Manufacturing evolved in the United States through geographic clusters that produced competitive advantages in expertise, scale of operations, research prowess, and skilled labor. The origin of the automotive sector is an example of a regional cluster, with vehicles assembled in the Detroit area from parts and components manufactured in the upper Midwest. Another would be the evolution of personal computers and microelectronics in the San Jose area, which became known as Silicon Valley.
Viewing a group of companies and institutions as a regional cluster (or what’s also often called a regional ecosystem) highlights opportunities for coordination and mutual improvement which benefit the industry, local communities, and national competitiveness. The ecosystem fosters not only incubation of key technologies in the industry but also helps accelerate the scaling and commercialization of the sector. Being part of these regional networks helps firms build and maintain competitive strength in global markets.
Typically, there are three key components that define an advanced manufacturing cluster:
- A cluster of nationally or internationally "traded" private companies, which are the engines of regional economies
- Research organizations, such as major universities, government and private sector labs, and other supporting institutions, such as trade organizations that intersect with manufacturing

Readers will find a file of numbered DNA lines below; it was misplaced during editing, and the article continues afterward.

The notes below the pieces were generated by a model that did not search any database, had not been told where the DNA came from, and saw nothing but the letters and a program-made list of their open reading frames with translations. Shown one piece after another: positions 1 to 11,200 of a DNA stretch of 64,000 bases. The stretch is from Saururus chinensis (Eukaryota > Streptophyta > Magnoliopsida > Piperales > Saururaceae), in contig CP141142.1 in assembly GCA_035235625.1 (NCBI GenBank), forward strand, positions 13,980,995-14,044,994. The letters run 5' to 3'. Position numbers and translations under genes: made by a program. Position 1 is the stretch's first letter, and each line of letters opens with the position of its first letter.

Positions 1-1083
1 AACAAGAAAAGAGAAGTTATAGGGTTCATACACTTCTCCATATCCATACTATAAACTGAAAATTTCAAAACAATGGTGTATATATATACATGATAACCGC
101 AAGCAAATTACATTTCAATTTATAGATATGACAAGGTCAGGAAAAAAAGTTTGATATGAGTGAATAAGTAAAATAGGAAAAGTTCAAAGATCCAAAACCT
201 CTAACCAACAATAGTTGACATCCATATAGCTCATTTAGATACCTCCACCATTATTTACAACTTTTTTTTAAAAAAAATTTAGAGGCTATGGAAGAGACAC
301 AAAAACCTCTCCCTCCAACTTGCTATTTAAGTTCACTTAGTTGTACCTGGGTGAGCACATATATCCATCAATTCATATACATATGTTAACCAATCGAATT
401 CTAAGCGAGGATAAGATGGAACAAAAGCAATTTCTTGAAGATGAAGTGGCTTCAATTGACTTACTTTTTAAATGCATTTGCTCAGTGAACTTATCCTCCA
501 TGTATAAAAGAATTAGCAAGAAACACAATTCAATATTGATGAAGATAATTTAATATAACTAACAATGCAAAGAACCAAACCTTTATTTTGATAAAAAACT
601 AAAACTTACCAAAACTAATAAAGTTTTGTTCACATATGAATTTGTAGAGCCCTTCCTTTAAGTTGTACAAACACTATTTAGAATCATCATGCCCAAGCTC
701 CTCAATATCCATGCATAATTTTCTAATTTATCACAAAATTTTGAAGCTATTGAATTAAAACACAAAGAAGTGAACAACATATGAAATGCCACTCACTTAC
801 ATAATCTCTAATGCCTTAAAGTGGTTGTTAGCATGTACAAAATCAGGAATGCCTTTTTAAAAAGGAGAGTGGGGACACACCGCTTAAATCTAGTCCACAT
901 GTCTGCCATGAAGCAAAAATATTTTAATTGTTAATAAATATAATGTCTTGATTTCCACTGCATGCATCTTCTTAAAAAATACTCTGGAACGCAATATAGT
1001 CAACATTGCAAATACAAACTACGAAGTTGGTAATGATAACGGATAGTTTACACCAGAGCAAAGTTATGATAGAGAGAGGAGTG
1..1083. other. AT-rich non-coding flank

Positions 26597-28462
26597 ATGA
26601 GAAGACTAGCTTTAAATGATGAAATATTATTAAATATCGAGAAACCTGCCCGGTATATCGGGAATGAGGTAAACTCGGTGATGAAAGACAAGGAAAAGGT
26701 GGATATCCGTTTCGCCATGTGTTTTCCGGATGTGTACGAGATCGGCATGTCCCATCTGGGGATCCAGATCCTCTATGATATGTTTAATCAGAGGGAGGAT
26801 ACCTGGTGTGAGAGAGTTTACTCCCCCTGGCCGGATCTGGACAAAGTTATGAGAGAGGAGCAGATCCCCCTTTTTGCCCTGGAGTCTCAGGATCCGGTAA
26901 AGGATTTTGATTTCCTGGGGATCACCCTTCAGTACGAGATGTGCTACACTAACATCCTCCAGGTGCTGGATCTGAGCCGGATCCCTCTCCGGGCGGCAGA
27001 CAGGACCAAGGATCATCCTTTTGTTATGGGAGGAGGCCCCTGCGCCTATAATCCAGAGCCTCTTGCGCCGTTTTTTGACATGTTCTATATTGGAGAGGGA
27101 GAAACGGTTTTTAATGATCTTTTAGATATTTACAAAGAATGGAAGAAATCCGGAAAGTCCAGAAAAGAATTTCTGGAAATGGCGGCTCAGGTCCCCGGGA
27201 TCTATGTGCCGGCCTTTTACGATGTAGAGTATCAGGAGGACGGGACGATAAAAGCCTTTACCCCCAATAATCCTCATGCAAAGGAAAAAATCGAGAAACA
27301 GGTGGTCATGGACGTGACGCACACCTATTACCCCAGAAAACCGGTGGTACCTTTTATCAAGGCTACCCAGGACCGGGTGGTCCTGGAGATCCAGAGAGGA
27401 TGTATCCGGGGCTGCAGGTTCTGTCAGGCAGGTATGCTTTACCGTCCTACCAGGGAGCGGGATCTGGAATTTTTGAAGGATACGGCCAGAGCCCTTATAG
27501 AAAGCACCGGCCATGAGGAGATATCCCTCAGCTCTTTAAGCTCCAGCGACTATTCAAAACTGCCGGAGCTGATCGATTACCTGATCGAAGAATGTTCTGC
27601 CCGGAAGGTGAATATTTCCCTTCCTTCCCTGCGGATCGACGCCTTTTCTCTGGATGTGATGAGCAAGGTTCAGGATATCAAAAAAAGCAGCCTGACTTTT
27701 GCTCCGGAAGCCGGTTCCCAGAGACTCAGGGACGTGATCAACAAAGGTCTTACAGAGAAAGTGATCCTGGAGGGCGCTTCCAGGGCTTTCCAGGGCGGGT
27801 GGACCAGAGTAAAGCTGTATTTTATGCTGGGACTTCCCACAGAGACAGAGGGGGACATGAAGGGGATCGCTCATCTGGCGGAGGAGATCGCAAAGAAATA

- A skilled workforce
Workforce Development is Key in Every Regional Cluster
Workforce is a key component for any regional manufacturing cluster, especially as new technology is developed and changes the nature of job duties. Manufacturing USA network institutes have been at the forefront of advancing workforce initiatives in major regional clusters.
Manufacturing USA applies a cluster-based approach to connect people, ideas, and technology, by developing regional ecosystems of government research institutions, universities, and private sector industry members.
The Manufacturing USA network has grown to include 16 manufacturing innovation institutes that have advanced 270 technologies toward commercialization. Here’s a look at how Manufacturing USA institutes are driving growth in key regional clusters.